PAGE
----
BBC Sounds is not having a “significant adverse impact on fair and effective competition” in the podcast and radio market, Ofcom has said, despite concerns from commercial broadcasters.
The broadcast regulator has carried out a review of BBC Sounds’ market position and published its provisional view that in fact, commercial radio has done better at attracting online listeners than the BBC.
- June 15, 2021
- June 15, 2021
- June 14, 2021
Ofcom said the market still benefits from a wide range of non-BBC content, the producers of which are able to generate revenue.
But the regulator said it will continue to monitor the development of the audio service, adding that the BBC should publish more information about how listeners use the service, which hosts all live and on-demand BBC radio and podcasts and was launched in 2018 to attract younger listeners.
Wireless, the audio arm of Rupert Murdoch’s Times and Sun publisher News UK, had told Ofcom the growth of BBC Sounds was impeding the independent podcast sector.
It claimed this could be why UK commercial speech radio and podcast companies were not seeing profits and investment on the same level as international markets such as the US.
Ofcom, however, found advertising revenue from UK podcasts was up by 66% year-on-year in 2020. “This does not support the conclusion that the presence of BBC content is stifling the development of the UK podcast advertising market,” it said.
Wireless argued that BBC Sounds was “perpetuating an unequal playing field in UK audio production, broadcasting and distribution” as it called for operating licence conditions to define the scope and remit of Sounds.
“BBC Sounds has become an effective walled garden for UK listeners, giving rise to deficits in diversity, choice and competition across the UK audio ecosystem,” Wireless said.
ITN, which produces ITV News, Channel 4 News and 5 News, said it currently sees many opportunities to expand its podcast offering including Krishnan Guru-Murthy’s Ways to Change The World, which has about 35,000 listeners per weekly episode, and 5 News political editor Andy Bell’s How did we get here? which reaches up to 20,000 people per episode.
But ITN said the market can only continue to grow if one platform does not dominate.
“The ability to reach large audiences external to the BBC’s walled garden is crucial if the podcasting market is going to continue to develop commercially,” ITN said. “As both a producer and publisher a pluralistic distribution market where audiences can find content in as many places as possible is an ideal situation.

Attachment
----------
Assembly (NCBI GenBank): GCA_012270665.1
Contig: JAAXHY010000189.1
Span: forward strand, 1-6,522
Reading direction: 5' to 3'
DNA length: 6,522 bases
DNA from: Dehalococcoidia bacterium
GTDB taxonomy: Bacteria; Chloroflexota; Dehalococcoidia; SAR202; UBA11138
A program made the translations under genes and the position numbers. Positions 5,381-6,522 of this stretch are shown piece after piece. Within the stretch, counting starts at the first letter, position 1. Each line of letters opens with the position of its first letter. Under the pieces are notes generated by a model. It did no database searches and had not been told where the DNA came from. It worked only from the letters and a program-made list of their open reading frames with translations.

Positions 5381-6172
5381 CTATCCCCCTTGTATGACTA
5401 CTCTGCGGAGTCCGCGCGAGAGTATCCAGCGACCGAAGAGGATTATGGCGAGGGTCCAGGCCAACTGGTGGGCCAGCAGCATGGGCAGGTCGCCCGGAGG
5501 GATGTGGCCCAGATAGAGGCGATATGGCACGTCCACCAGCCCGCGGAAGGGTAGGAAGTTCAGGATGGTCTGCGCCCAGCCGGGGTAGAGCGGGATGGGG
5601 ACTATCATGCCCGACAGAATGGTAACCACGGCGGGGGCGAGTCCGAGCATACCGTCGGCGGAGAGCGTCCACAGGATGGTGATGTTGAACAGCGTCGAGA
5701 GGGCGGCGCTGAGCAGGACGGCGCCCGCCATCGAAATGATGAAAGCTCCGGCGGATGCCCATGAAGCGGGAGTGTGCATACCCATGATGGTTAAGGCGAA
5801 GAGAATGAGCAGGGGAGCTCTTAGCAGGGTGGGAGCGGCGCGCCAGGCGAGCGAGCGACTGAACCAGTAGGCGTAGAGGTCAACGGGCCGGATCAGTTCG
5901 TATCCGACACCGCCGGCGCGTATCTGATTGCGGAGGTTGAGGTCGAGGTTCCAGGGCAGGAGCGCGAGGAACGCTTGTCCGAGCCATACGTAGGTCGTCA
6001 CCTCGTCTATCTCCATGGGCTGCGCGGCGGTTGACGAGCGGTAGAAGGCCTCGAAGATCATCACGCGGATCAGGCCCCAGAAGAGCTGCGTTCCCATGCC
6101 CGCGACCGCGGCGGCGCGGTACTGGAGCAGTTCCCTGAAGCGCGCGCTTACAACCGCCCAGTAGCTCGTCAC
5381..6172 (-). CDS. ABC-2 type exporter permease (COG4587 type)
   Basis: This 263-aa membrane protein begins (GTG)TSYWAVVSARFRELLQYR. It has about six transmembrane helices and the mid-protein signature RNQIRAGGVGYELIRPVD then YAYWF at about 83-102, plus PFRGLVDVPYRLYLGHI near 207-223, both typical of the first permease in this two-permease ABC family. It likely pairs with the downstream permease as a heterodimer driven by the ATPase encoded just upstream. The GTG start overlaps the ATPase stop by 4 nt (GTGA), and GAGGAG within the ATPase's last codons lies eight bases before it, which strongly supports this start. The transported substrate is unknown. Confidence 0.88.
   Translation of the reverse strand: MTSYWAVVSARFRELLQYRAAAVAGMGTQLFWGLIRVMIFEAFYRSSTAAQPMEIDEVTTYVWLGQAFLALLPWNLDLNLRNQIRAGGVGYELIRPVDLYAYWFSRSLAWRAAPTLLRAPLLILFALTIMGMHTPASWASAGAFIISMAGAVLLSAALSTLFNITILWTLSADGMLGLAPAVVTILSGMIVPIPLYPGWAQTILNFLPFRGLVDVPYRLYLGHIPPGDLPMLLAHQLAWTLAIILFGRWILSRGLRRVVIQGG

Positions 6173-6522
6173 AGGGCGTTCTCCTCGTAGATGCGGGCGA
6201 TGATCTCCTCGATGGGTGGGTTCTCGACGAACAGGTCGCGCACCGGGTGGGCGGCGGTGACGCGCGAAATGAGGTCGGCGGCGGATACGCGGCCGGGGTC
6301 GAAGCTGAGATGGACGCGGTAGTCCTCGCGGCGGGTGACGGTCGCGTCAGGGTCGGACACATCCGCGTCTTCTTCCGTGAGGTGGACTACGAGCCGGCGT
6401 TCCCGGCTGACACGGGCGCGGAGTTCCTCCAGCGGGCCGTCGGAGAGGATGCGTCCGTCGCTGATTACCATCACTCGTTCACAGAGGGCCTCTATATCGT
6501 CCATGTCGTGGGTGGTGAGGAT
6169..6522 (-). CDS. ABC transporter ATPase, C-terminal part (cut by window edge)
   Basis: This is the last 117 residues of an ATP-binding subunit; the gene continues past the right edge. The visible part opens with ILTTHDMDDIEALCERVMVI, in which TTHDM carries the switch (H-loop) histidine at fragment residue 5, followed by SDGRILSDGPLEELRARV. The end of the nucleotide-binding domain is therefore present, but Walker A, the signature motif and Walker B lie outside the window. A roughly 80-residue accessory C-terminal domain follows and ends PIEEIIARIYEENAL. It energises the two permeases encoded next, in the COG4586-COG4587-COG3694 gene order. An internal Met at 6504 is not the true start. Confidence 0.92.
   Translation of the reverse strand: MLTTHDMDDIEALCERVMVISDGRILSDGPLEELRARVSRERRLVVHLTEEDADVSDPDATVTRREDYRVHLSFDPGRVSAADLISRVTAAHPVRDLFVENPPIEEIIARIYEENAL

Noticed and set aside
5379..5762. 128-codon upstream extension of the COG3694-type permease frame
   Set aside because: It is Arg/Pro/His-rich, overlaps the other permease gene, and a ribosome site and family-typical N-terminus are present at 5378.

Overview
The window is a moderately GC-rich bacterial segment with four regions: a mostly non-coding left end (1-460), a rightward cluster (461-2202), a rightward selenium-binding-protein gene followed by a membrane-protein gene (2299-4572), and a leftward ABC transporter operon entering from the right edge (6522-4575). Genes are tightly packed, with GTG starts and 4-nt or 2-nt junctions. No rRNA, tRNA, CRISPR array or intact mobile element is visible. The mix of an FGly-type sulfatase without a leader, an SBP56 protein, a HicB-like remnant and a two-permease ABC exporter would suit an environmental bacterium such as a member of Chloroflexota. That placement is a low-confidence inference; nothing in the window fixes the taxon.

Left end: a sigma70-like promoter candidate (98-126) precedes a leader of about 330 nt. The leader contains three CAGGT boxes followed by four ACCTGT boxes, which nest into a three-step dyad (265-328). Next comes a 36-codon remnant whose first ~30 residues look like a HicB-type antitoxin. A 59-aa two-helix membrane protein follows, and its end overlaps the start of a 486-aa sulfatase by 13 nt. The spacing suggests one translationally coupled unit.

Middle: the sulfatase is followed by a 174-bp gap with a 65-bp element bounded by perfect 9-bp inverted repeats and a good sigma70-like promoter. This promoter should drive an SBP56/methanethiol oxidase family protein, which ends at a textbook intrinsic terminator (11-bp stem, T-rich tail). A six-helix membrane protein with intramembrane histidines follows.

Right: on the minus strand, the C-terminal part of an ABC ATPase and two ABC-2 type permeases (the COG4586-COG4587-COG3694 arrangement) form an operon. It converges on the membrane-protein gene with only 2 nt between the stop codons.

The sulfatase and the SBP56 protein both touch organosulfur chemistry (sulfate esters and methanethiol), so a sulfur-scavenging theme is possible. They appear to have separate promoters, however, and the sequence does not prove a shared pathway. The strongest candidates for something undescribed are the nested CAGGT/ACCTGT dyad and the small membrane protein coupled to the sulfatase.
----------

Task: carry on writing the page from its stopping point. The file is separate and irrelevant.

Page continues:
“BBC Sounds should be just one piece of the jigsaw rather than the complete picture and any future policy moves should further stimulate the market.”
ITN said if BBC Sounds, which has around 4m weekly signed-in users, were to achieve a market-leading position the next questions to be answered would be over how it could carry third-party content on its platform.
“If this was a strategy pursued by BBC Sounds the main considerations for ITN would be: how the BBC would propose to choose the best third-party content, how prominence would be balanced between BBC and third-party content and the ability for third-parties to monetise their content through advertising.
“Without finding answers to these questions the business model for podcasting would be at risk of being destroyed.”
Wireless also suggested its feared “walled garden” effect could be mitigated by having third-party radio and audio content signposted across the BBC’s platforms.
An agreement of this effect was originally put in place in 2019 for Wireless to list its radio services, which include Talkradio and Virgin, on BBC Sounds but the public service broadcaster withdrew the plan after other radio groups pulled out.
Wireless has now said it is not aware of any plans from the BBC to revisit this proposal and considers this to “constitute a missed opportunity for the BBC to have engaged positively with the independent audio sector”.
LBC owner Global Radio said it was “unacceptable” the BBC was able to operate Sounds outside the licensing framework.
It said: “We know that both online radio and podcast markets are growing and are predicted to continue to do so.
“It is therefore vital that proper regulation for BBC Sounds is put in place now to avoid its already dominant position from discouraging investment and stifling future competition.”
A BBC radio spokesperson said: “We welcome Ofcom’s view that BBC Sounds is not having a significant adverse impact on fair and effective competition.
“BBC Sounds is central to our audio strategy so that we can serve all our audiences, and we’ll continue to openly share our plans for it with our colleagues in the industry and report on its performance.”